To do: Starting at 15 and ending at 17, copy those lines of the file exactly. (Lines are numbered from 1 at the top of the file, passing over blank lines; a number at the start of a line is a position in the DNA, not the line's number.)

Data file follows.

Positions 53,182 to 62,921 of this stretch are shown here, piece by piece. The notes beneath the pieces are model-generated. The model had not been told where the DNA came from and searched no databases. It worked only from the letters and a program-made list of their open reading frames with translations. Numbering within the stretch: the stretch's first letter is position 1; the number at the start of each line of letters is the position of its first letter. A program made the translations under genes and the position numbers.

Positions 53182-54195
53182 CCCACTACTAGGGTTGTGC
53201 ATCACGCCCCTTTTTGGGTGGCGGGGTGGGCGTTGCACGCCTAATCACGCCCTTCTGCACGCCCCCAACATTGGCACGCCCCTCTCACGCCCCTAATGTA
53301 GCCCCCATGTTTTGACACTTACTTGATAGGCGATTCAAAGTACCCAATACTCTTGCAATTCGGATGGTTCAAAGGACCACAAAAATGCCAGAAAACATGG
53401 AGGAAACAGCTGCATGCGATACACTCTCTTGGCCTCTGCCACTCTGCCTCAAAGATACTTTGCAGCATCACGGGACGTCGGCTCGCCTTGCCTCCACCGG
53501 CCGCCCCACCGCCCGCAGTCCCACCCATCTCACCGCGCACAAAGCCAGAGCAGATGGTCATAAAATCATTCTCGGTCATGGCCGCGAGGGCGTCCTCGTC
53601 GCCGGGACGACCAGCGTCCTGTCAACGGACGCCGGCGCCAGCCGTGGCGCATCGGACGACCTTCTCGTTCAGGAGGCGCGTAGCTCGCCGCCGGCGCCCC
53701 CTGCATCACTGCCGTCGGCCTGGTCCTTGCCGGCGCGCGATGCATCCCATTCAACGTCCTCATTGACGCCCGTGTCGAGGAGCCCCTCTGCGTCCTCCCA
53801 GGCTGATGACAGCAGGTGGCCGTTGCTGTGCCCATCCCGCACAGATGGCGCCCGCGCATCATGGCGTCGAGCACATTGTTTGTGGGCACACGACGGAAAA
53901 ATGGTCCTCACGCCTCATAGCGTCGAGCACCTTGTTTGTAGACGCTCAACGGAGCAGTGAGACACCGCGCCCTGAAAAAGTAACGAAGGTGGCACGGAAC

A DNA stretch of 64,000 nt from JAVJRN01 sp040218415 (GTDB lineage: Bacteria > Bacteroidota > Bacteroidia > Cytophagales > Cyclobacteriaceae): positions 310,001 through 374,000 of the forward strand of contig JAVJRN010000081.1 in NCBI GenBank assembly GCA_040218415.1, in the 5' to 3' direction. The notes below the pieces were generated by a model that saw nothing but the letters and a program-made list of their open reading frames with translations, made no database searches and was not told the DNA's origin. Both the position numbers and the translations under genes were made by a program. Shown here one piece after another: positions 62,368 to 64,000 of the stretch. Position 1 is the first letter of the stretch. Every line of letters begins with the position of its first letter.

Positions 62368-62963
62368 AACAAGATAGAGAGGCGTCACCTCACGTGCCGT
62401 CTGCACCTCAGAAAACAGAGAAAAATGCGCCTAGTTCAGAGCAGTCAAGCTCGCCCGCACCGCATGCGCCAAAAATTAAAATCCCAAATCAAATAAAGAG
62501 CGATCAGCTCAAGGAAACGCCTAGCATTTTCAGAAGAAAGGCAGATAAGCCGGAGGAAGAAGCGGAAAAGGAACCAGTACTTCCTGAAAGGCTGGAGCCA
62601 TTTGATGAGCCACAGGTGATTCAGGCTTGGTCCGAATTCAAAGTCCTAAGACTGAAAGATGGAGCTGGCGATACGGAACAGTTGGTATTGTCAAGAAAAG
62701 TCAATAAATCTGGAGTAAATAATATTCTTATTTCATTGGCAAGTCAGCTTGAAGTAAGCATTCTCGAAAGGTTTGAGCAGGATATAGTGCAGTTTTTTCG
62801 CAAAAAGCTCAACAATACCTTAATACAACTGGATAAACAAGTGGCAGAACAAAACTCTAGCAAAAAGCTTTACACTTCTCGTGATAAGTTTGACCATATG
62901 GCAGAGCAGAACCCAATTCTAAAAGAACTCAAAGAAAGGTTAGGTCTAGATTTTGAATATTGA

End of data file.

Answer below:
62401 CTGCACCTCAGAAAACAGAGAAAAATGCGCCTAGTTCAGAGCAGTCAAGCTCGCCCGCACCGCATGCGCCAAAAATTAAAATCCCAAATCAAATAAAGAG
62501 CGATCAGCTCAAGGAAACGCCTAGCATTTTCAGAAGAAAGGCAGATAAGCCGGAGGAAGAAGCGGAAAAGGAACCAGTACTTCCTGAAAGGCTGGAGCCA
62601 TTTGATGAGCCACAGGTGATTCAGGCTTGGTCCGAATTCAAAGTCCTAAGACTGAAAGATGGAGCTGGCGATACGGAACAGTTGGTATTGTCAAGAAAAG